You're wrong about me (and I'm right about you), part 8: Judgments

A brave new voice has rung out in the wilderness, purporting to disagree with me on my “right and wrong” catechism. That I actually agree with the voice doesn’t make it any less brave. Here’s Lisa Marie’s statement.

I don't want to sound contrary, but I think negative judgments need someone to defend them.

Aren't any negative judgments ever right? Aren't any artists overrated? Wouldn't you be justifiably irritated if I suggested you were just in a bad mood and succumbing to irrational prejudice when you say that Ella Fitzgerald's bossa nova renditions give you the aesthetic equivalent of hives?

And isn't the converse of Terry's experience not “judging correctly because in a positive frame of mind, but “having one's pocket picked from being over-certain of another's good faith”?

Of course I can see that teachers, doctors and priests need/ought to hold off from judging pupils, patients and parishioners too quickly or harshly. And book reviewers should try to practice charity more assiduously even than the rest of us. But arguments about aesthetic matters are surely a form of human flourishing and must often involve someone saying "I really don't like this.” The examination of why someone objects to some great work or artist is often fascinating and need not leave one less free to come to one's own conclusions.

I absolutely agree with everything Lisa Marie says! Plenty of negative judgments are right, and plenty of positive judgments are wrong. Plenty of artists are overrated. The naive permanently risk getting their pockets picked, literally and metaphorically. The give-and-take of aesthetic arguments is very enriching, and stating one’s likes and dislikes unequivocally is all for the better. My philosophy isn’t “Never make negative judgments” but, rather, “Make the judgments that you will, positive or negative, but don’t forget you may possibly be wrong about them—particularly if the judgments come from preconceived ideas of which you may not be aware. And if you find out you’re wrong about something, change your mind and your behavior regarding the thing in question. Your change may come from a judgment that goes from negative to positive, or from positive to negative. It all depends.”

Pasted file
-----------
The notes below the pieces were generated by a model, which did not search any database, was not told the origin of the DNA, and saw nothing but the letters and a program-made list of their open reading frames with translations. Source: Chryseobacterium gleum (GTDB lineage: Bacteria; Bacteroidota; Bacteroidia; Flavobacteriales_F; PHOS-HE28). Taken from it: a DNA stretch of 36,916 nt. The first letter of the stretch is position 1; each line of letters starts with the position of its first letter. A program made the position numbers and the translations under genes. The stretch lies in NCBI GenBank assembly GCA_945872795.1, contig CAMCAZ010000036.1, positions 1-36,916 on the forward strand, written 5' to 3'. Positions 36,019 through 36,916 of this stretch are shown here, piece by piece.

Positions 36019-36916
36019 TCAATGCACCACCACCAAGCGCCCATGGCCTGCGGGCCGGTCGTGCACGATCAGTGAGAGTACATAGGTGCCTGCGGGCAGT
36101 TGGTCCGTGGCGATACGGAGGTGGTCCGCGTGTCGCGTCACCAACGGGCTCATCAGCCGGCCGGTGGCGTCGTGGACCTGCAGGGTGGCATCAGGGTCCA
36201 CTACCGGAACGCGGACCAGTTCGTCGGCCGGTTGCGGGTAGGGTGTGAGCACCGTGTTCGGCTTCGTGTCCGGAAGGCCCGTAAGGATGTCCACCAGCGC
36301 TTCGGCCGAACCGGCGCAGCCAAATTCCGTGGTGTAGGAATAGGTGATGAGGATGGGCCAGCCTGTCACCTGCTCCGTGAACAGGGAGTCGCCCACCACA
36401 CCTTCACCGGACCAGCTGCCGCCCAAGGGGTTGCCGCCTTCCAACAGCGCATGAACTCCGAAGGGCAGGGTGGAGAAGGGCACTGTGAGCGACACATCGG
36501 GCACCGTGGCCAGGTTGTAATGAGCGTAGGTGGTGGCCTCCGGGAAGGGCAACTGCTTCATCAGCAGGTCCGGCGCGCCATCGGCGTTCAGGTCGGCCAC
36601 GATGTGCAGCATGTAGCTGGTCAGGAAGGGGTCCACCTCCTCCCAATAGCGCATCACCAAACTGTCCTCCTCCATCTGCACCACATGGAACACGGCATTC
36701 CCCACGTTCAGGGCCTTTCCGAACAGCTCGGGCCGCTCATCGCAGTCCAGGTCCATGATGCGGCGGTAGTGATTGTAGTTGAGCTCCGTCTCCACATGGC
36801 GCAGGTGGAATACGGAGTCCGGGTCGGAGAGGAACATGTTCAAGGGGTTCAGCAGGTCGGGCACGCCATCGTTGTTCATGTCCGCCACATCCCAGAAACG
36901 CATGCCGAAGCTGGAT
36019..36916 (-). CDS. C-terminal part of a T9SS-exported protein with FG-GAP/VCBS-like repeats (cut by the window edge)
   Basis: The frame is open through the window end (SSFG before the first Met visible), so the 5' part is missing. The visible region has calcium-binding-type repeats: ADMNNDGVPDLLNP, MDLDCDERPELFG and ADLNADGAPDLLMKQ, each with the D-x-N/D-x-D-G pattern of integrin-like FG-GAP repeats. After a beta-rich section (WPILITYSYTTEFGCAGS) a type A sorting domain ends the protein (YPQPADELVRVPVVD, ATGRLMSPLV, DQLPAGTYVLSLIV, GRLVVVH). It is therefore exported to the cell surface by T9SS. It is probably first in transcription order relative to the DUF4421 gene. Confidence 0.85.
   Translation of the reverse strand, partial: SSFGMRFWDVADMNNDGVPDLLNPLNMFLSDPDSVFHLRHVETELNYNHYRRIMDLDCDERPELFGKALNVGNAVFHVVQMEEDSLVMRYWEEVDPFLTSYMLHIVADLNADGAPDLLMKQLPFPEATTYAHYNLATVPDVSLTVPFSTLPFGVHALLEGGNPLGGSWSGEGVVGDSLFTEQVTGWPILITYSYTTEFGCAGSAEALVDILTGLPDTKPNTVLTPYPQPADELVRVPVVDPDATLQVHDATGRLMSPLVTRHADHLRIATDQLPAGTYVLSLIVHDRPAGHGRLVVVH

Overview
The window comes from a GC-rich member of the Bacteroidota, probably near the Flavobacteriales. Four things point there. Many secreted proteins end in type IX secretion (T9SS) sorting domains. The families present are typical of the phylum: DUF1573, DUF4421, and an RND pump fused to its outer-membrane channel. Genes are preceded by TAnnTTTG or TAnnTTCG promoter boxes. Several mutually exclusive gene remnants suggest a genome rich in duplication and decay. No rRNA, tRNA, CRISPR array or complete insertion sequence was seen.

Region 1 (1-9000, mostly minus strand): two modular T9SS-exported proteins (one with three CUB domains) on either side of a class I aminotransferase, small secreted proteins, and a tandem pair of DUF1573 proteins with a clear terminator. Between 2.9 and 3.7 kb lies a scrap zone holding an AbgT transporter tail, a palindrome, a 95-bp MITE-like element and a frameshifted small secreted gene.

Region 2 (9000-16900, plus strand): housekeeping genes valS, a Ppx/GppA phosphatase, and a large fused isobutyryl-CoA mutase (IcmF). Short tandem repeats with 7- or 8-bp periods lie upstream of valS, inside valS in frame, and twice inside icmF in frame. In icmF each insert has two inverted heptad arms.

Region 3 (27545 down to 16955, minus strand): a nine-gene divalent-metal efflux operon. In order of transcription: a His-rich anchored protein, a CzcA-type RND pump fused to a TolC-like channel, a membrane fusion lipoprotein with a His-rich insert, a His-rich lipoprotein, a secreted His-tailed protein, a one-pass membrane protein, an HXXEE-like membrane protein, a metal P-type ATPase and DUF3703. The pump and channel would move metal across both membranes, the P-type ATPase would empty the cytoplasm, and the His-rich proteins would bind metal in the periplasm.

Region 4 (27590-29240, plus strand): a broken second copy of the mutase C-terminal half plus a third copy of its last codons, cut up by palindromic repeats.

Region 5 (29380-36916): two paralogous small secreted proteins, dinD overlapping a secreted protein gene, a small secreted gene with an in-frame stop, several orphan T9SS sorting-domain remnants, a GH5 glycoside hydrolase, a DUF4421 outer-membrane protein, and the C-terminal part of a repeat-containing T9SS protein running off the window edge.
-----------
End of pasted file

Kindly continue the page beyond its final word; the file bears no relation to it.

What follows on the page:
A positive judgment may be wrong and extremely harmful—for instance, when the electorate issues a positive judgment on a wicked politician. In such a case the collective duty is to scream bloody murder.

I don’t plan to start liking Ella’s bossa nova renditions any time soon. Or anything by John Denver. Or Barry Manilow. No way—not Barry Manilow. I’ll never change my mind about Barry Manilow. Not in a million years. Never, ever, ever.